« Last Edit: June 25, 2012, 05:50:13 PM by Gene C » Logged

The more you know, the more you think the less you know, because you know that you don't know.  The less you know the more you think the more you know, because you don't know that you don't know. 
 (Not bad for an old dog)
Rick Smith
Jr. Member
**
Posts: 78



View Profile
« Reply #10 on: June 25, 2012, 04:52:05 PM »

Hello All,

To see Bill's book about John Surratt, "Confederate Freedom Fighter," and his other works, including "Last Confederate Heroes," go here:

www.williamrichter.com

I hope I did this right.  Roger is the master of making links easy to access, I should have asked him for help.

Rick
Logged
BoothBuff
Guest
« Reply #11 on: June 25, 2012, 06:31:25 PM »

     I've always enjoyed your posts, Rick, so what's your spin on this?
Logged
Rick Smith
Jr. Member
**
Posts: 78



View Profile
« Reply #12 on: June 26, 2012, 06:45:36 AM »

Joe,

Thanks for asking, I appreciate that.

John Surratt, Jr. was probably in NY on April 14, 1865.  After the botched kidnapping attempt, I think that Surratt was a little fed up with Booth, his theatrics and his lack of serious planning and that he disassociated himself from Booth and headed back to Richmond where he received orders from his chiefs to travel to Montreal.

In his book Last Confederate Heroes, Bill Richter shows Surratt taking the train leaving Washington on April 14 which was headed for Burlington.  On the same train were General Grant & his wife who were leaving town to escape attending the theater with the Lincolns and travelling north to be with their children.  Bill has Booth making a last minute change in his plans; directing Surratt to take the Grant's train and at some point during the journey, assassinate the general.  Grant being too well guarded, this is wisely seen as impossible by Surratt.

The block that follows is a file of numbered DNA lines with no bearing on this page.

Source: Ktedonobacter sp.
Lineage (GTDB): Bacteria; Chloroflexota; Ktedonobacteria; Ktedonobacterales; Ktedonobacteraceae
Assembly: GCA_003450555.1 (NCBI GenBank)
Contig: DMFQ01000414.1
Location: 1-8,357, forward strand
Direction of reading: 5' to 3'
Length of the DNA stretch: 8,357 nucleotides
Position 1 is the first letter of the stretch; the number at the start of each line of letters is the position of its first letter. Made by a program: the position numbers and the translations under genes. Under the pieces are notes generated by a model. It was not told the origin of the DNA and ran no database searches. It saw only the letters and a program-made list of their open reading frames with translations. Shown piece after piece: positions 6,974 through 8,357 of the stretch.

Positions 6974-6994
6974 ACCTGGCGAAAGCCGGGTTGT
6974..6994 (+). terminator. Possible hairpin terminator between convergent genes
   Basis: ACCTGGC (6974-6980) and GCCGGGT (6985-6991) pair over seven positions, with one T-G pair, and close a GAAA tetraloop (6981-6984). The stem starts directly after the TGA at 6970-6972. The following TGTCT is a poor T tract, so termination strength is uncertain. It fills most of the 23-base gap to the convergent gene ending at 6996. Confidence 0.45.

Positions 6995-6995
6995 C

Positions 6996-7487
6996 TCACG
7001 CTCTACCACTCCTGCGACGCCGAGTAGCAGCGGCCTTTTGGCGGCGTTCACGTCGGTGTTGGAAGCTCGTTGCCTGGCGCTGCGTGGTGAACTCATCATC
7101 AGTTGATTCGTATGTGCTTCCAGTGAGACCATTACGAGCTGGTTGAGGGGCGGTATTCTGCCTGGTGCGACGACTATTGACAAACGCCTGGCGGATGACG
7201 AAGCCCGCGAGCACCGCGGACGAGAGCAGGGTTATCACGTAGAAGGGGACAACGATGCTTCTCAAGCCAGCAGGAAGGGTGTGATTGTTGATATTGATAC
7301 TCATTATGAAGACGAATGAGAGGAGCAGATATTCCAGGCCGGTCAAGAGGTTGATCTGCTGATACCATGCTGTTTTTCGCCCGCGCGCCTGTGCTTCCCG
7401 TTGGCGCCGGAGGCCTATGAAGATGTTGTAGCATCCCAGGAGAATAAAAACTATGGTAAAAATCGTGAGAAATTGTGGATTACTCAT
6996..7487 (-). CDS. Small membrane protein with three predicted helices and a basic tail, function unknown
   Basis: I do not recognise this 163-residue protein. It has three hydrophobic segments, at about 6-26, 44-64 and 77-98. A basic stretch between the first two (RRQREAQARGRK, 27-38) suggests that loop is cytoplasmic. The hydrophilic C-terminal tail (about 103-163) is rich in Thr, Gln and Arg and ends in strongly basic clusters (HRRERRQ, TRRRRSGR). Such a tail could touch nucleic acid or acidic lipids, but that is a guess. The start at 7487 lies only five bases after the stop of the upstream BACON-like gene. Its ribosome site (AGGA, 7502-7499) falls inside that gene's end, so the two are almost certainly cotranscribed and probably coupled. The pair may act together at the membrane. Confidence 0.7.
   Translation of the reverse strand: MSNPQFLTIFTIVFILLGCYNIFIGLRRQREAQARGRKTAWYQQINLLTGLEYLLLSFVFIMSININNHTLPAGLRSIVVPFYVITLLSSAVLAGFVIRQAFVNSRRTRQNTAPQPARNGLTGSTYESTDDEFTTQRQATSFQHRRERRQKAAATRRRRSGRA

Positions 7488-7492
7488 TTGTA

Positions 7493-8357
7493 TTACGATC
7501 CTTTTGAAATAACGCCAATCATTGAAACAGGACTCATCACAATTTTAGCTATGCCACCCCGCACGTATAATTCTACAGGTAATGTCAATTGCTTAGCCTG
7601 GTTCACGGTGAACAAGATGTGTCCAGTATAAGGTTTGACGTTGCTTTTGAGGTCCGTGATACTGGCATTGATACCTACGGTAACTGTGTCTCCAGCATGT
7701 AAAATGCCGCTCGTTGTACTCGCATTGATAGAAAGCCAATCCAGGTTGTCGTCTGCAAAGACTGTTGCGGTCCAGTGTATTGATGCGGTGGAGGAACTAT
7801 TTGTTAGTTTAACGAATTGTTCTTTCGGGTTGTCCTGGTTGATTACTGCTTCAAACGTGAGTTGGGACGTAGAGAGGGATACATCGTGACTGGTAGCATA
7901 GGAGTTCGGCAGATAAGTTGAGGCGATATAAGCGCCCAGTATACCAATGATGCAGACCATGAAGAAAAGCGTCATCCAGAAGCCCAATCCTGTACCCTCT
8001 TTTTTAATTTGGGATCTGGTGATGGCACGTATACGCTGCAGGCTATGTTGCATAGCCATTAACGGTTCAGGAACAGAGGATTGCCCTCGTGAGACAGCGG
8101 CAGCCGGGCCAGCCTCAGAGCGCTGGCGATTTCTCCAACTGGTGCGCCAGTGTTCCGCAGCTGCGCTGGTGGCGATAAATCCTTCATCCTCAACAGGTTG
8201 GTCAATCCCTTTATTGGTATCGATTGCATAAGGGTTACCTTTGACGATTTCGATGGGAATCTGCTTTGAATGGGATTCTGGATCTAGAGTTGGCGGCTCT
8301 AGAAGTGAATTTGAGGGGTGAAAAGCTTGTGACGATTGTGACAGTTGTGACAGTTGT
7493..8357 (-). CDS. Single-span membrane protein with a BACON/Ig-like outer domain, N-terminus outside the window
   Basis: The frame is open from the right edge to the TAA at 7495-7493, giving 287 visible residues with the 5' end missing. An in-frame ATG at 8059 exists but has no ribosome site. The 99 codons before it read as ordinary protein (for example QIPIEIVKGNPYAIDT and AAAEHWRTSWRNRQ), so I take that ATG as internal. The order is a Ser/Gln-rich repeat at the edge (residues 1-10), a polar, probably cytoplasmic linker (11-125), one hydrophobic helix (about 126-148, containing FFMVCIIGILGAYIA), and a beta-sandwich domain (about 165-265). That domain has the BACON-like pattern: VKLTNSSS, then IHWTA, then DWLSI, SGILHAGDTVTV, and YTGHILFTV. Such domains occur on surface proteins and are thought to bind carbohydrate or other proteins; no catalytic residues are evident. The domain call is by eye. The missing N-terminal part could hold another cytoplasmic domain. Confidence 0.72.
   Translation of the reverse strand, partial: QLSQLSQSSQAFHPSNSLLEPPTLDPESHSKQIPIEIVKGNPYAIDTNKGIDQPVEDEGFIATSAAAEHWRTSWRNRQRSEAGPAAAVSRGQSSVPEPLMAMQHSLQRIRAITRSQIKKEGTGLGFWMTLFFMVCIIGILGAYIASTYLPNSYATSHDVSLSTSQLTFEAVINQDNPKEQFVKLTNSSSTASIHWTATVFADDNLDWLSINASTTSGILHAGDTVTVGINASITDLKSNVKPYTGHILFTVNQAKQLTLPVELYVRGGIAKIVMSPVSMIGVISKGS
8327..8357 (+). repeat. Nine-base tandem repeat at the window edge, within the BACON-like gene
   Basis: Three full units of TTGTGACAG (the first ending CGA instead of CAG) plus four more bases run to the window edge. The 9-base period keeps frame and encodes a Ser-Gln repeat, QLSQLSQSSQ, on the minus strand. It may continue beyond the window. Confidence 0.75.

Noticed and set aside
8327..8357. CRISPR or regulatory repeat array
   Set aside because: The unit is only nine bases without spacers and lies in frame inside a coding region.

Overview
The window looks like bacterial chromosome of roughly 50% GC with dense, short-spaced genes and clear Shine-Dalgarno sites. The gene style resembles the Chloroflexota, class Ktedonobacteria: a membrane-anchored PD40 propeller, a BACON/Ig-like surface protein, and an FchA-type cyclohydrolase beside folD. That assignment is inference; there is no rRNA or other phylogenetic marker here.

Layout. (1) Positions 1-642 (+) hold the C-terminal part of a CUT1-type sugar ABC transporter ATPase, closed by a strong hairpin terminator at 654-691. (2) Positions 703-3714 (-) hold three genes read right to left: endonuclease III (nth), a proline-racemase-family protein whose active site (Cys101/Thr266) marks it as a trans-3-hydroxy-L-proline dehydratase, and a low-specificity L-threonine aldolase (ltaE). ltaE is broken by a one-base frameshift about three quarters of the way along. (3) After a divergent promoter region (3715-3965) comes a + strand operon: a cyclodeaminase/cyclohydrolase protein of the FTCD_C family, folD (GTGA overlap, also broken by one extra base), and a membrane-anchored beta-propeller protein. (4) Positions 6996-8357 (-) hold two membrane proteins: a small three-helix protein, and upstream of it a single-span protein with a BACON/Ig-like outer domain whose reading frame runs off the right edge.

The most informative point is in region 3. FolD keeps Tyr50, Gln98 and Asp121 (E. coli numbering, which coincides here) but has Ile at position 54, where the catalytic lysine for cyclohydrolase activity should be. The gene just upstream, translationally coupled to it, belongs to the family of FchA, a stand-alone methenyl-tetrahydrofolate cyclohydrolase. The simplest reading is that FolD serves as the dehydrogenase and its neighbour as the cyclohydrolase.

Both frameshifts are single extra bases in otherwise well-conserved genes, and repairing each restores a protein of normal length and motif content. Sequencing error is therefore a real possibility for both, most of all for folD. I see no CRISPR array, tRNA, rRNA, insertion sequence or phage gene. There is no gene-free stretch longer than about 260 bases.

I do like Bill's theory; and who knows, this may be what happened.

If you haven't read LCH, you should.  It is a great read.

Take Care,

Rick
Logged
John Stanton
Sr. Member
****
Posts: 332


View Profile
« Reply #13 on: June 26, 2012, 09:37:02 PM »

Everything that we read today, says, that Surratt was in Elmira on April 14th. EVERY OTHER CLAIM has been proven wrong. Any story that was almost acceptable, was provided by "eyewitnesses" that were discredited for perjury.

We know that Surratt left Booth after the abduction attempt, and never saw him again. Surratt left Richmond April 2, - in Washington April 4, - in Montreal April 8 and was sent to Elmira. (E. G. Lee never denied that assignment.) Surratt was seen and identified on his return to Montreal in St. Albans, (The Lost Hankerchief, etc.)

Is there any room to disbelieve this? The truthfullness of this is what saved Surratt's life. I don't have a speck of doubt, that there could have been any other possibilities for Surratt's where-abouts, and duties.
Logged